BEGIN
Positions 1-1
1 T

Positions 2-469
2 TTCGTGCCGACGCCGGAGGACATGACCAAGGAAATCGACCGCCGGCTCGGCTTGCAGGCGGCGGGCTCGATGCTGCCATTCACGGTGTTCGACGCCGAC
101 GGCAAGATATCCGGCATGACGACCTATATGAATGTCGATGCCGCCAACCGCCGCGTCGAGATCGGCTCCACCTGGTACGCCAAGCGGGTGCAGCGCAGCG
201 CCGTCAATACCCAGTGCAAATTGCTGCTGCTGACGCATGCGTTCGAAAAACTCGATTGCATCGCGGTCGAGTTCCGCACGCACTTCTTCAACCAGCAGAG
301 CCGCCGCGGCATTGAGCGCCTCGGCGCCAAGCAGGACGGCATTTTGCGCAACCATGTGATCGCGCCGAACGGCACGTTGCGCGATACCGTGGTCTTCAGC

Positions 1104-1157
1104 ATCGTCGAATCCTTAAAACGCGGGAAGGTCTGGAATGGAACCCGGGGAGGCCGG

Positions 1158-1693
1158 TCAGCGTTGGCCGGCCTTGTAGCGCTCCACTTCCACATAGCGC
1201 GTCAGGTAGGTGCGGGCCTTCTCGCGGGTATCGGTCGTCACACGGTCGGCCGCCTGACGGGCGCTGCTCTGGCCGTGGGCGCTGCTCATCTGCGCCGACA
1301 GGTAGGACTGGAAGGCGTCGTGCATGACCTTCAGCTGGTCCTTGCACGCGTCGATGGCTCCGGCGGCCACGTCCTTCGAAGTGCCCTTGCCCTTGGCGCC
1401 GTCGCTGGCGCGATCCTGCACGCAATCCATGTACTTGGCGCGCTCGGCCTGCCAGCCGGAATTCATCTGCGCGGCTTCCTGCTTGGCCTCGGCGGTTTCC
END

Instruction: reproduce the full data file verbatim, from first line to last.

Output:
Positions 1-1
1 T

Positions 2-469
2 TTCGTGCCGACGCCGGAGGACATGACCAAGGAAATCGACCGCCGGCTCGGCTTGCAGGCGGCGGGCTCGATGCTGCCATTCACGGTGTTCGACGCCGAC
101 GGCAAGATATCCGGCATGACGACCTATATGAATGTCGATGCCGCCAACCGCCGCGTCGAGATCGGCTCCACCTGGTACGCCAAGCGGGTGCAGCGCAGCG
201 CCGTCAATACCCAGTGCAAATTGCTGCTGCTGACGCATGCGTTCGAAAAACTCGATTGCATCGCGGTCGAGTTCCGCACGCACTTCTTCAACCAGCAGAG
301 CCGCCGCGGCATTGAGCGCCTCGGCGCCAAGCAGGACGGCATTTTGCGCAACCATGTGATCGCGCCGAACGGCACGTTGCGCGATACCGTGGTCTTCAGC

Positions 1104-1157
1104 ATCGTCGAATCCTTAAAACGCGGGAAGGTCTGGAATGGAACCCGGGGAGGCCGG

Positions 1158-1693
1158 TCAGCGTTGGCCGGCCTTGTAGCGCTCCACTTCCACATAGCGC
1201 GTCAGGTAGGTGCGGGCCTTCTCGCGGGTATCGGTCGTCACACGGTCGGCCGCCTGACGGGCGCTGCTCTGGCCGTGGGCGCTGCTCATCTGCGCCGACA
1301 GGTAGGACTGGAAGGCGTCGTGCATGACCTTCAGCTGGTCCTTGCACGCGTCGATGGCTCCGGCGGCCACGTCCTTCGAAGTGCCCTTGCCCTTGGCGCC
1401 GTCGCTGGCGCGATCCTGCACGCAATCCATGTACTTGGCGCGCTCGGCCTGCCAGCCGGAATTCATCTGCGCGGCTTCCTGCTTGGCCTCGGCGGTTTCC